# 15.1 - 15.1 DOUBLE INTEGRALS OVER RECTANGLES KIAM HEONG KWA...

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15.1: DOUBLE INTEGRALS OVER RECTANGLES KIAM HEONG KWA 1. Volumes and Double Integrals Let f be a nonnegative continuous function of two variables deﬁned on a closed rectangle R = [ a,b ] × [ c,d ] = { ( x,y ) R 2 | a x b,c y d } , and let S = { ( x,y,z ) R 3 | 0 z f ( x,y ) , ( x,y ) R } be the solid that lies above R and under the graph of f . Before giving a precise meaning to the volume V = V ( S ) of S , we ﬁrst do an approx- imate calculation of how much space the solid S occupies. Of course, a very very very crude approximation can be done by simply choosing at random a sample point ( x * ,y * ) in R and then evaluating the product of f ( x * ,y * ) and the area of R : V f ( x * ,y * ) × the area of R. However, this is usually a very very very bad approximation, unless f varies very little over the rectangle R . Intuitively, it is clear that the variation (in values) of a continuous function decreases as we decrease the size of the region over which the variation is measured. Hence we shall ﬁrst divide the solid S into solids S ij of much smaller dimensions and approximate the volume V ij of each S ij . The precise deﬁnition for S ij will be given in the sequel. We divide the base of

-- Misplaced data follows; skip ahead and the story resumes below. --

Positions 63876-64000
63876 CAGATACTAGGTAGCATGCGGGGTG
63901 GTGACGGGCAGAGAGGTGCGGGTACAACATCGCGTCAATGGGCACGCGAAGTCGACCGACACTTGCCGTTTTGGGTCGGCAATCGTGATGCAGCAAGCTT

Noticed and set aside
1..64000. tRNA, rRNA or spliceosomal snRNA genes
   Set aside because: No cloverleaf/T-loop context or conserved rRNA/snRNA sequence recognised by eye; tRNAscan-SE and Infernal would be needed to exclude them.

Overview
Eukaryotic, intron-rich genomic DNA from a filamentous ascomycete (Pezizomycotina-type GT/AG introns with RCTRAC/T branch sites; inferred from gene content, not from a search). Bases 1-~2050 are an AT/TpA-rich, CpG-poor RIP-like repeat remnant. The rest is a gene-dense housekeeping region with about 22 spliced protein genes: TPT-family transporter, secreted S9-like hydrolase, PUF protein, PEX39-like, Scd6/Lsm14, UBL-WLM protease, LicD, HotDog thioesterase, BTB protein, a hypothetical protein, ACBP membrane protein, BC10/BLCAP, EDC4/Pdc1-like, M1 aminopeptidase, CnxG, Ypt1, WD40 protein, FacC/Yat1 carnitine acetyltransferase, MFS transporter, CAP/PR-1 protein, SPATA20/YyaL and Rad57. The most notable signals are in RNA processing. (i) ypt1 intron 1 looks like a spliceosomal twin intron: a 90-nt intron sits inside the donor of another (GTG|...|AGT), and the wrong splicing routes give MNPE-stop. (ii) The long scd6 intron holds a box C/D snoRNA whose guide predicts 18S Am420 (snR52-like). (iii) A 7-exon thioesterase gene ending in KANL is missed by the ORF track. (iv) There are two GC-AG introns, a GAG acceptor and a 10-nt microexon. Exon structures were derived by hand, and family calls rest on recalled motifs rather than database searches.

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15.1 - 15.1 DOUBLE INTEGRALS OVER RECTANGLES KIAM HEONG KWA...

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